Our special guest Jamilah George talks with Helen Choi and DJ Chuang about the true realities of racialized trauma. Listen to stories about how both intentional and unintentional racism cause real pain to real people. Soak in her words of strength and healing as she wisely guides the importance of feeling the feelings and being a part of healthy & supporting community.
Recorded on the National Day of Racial Healing 2020.
Jamilah graduated from University of Michigan and Yale University and is now pursuing a Ph.D. in Clinical Psychology at the University of Connecticut. Her research interests include obsessive-compulsive and related disorders, the psychological effects of discrimination and racial trauma on people of color.
Jamilah’s passion for social justice and equality issues fuels her work as she advocates for the mental and holistic wellbeing of socially disenfranchised groups, including women, people of color, impoverished domestic and international communities, and the intersections therein.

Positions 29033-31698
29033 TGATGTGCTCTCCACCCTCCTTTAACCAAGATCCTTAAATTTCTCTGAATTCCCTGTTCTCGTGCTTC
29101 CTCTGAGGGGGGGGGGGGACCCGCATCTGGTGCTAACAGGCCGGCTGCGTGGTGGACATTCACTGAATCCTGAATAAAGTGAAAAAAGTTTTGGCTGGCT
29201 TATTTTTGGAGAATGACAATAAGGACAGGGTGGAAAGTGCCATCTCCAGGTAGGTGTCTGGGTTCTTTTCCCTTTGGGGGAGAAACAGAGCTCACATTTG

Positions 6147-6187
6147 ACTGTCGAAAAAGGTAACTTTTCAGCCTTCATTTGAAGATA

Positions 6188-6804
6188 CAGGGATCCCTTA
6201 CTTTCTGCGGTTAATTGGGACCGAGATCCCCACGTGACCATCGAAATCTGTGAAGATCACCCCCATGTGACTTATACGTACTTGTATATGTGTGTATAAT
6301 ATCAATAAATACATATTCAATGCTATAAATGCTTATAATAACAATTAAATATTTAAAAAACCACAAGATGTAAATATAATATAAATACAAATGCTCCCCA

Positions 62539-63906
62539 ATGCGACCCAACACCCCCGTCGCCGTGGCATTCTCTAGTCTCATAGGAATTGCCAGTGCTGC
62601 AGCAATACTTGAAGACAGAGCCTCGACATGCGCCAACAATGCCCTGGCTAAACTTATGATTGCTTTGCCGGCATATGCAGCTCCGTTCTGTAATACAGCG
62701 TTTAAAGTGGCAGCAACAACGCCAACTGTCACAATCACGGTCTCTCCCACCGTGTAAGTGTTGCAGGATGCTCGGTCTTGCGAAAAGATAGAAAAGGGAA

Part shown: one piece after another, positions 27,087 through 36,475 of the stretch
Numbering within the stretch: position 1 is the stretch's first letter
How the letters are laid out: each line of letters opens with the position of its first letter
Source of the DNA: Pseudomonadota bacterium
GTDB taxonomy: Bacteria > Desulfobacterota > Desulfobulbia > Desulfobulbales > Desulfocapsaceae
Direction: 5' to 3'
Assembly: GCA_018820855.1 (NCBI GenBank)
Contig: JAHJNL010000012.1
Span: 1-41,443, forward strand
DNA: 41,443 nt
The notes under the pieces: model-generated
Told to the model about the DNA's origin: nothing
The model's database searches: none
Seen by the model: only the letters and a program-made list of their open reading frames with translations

Connect with Jamilah George via email firstname.lastname@example.org
Jamilah’s web page psych.uconn.edu/graduate-students/jamilah-r-george/
Jamilah’s recent publication, “The Psychedelic Renaissance and the Limitations of a White-domint Medical Framework: A Call fo Indigenous and Ethnic Minority Inclusion.” This is great resource for understanding the history and resurgence of psychedelic medicine and the necessity to include indigenous and ethnic minority individuals in the movement.
“Uncovering the Trauma of Racism: New Tools for Clinicians” (Psychology Today)
“Colorblind Ideology Is a Form of Racism” (Psychology Today)